When we viewed our first apartment I was struck by the fact the couple living there used two single duvets and as time went on I realised this was very normal for Denmark (and also Germany). I thought it was strange but after using two singles in a hotel I realised that I liked not having to fight for the duvet all night and also it meant that we could have the weight duvets we prefer rather than one person shivering or sweating whilst the other was sleeping soundly in their preferred temperature.

I am ashamed to say we never once aired our duvet in the UK, we now regularly (weather permitting) hang our duvets out the window on a Sunday morning.

Number Three – sleeping babies outside in the cold in their pram
This was horrifying to me when we first moved here. People were leaving their babies outside cafes whilst their mums enjoyed a coffee (still in view) or in yards behind their apartment buildings when there was snow on the ground. I heard the argument that babies sleep better outside and I thought ‘ what is this – the 1950s?’ Then when I had a winter baby I found he slept so much better for his naps outside so I joined the army of women walking their babies around in prams getting them off to sleep and then I would sit whilst he sleep soundly and warmly in the minus temperature. I have never, however, been able to leave him out of sight or in the yard alone.
Interesting article on the BBC website on this very subject

Number Four – Suppositories for babies’ pain relief and nasal sprays for colds
First suppositories for babies. I think the UK is one of the only countries in Europe where parents are appalled by this – I can still see my best friend’s face when her baby had his temperature taken in his bum in a German hospital and her staunch refusal of suppository pain killers. It was a reaction I probably would have shared if I had never left the UK but for the first two years of my son’s life that was how he had pain relief.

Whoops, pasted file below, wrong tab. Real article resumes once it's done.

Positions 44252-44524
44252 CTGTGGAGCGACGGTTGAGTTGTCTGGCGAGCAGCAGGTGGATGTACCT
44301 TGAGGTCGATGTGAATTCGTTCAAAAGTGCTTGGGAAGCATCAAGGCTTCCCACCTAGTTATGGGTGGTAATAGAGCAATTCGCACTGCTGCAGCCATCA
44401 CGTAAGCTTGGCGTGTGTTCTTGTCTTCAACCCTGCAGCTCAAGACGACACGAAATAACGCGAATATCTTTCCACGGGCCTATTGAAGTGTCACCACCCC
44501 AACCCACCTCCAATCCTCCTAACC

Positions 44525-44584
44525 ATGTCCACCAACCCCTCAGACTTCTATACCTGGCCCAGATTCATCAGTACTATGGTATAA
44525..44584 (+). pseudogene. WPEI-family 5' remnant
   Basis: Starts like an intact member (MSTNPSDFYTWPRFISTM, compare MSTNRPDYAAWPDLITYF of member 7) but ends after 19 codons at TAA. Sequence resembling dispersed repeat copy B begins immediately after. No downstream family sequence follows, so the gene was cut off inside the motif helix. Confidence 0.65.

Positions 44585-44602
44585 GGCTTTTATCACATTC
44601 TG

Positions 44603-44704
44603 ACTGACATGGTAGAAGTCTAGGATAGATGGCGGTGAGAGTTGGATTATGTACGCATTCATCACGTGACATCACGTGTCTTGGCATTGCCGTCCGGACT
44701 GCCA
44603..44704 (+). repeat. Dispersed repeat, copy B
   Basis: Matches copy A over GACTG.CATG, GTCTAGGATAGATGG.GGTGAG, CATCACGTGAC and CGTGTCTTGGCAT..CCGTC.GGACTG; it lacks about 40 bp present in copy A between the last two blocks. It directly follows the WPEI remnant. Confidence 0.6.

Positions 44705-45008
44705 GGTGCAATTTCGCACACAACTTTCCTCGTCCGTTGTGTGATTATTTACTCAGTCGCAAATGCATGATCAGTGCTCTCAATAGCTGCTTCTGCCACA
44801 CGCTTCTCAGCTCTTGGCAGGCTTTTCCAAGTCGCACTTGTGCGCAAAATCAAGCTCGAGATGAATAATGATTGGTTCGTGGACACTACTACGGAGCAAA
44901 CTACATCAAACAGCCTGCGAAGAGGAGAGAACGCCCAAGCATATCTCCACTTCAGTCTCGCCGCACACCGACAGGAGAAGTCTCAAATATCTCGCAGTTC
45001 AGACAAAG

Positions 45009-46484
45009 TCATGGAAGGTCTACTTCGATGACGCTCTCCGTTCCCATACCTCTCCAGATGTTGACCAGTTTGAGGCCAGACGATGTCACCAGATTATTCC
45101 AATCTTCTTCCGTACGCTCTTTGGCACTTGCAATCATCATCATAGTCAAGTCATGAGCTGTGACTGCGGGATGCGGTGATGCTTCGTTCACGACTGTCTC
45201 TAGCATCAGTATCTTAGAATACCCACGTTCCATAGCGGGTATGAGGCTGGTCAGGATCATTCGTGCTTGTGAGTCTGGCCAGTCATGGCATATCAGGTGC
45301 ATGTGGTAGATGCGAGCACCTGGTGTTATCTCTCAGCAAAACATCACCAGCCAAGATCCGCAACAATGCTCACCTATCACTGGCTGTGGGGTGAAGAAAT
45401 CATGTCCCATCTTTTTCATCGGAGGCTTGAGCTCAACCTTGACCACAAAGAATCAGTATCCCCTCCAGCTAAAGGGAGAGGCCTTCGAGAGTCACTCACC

Second, nasal sprays. They are a miracle for a bunged up nose and we resisted them for a long time, now they are the go-to cure.

Number Five- all white furniture
I now feel affronted by the amount of colour I see in British interior magazines and have totally embraced the white furniture cult of Denmark. Yes, the odd bit of colour is great but we now stick to sofas, rugs, ornaments, cushions etc for that. The white walls are very logical in the dark winters as they reflect the small amount of sunlight there is and stop you feeling like you are living in a cave for seven months of the year.

Number Six – Communal clothes washing facilities and drying rooms
Danish people are pretty private but are very happy to wash their smalls in a shared washing machine and then hang them in a communal drying room for all to see. I do recall blushing a little at seeing some of my neighbours’ little lacy under things. This aside I was a little disappointed to find that the drying space in our apartment building is in the attic and therefore a bit of a fitness challenge for me to use.

Number Six – Scarves in summer (spring, autumn and winter…)
First time I saw Danish women wearing pretty scarves with t shirts or vest tops in the summer I was baffled. Scarves to me were for keeping warm but actually they look really stylish all year round. I am still not sure I can carry it off in quite the same way a Danish woman can but I give it a go. They do say that Danes wear scarves to keep their heads on!

Finally still a bridge too far…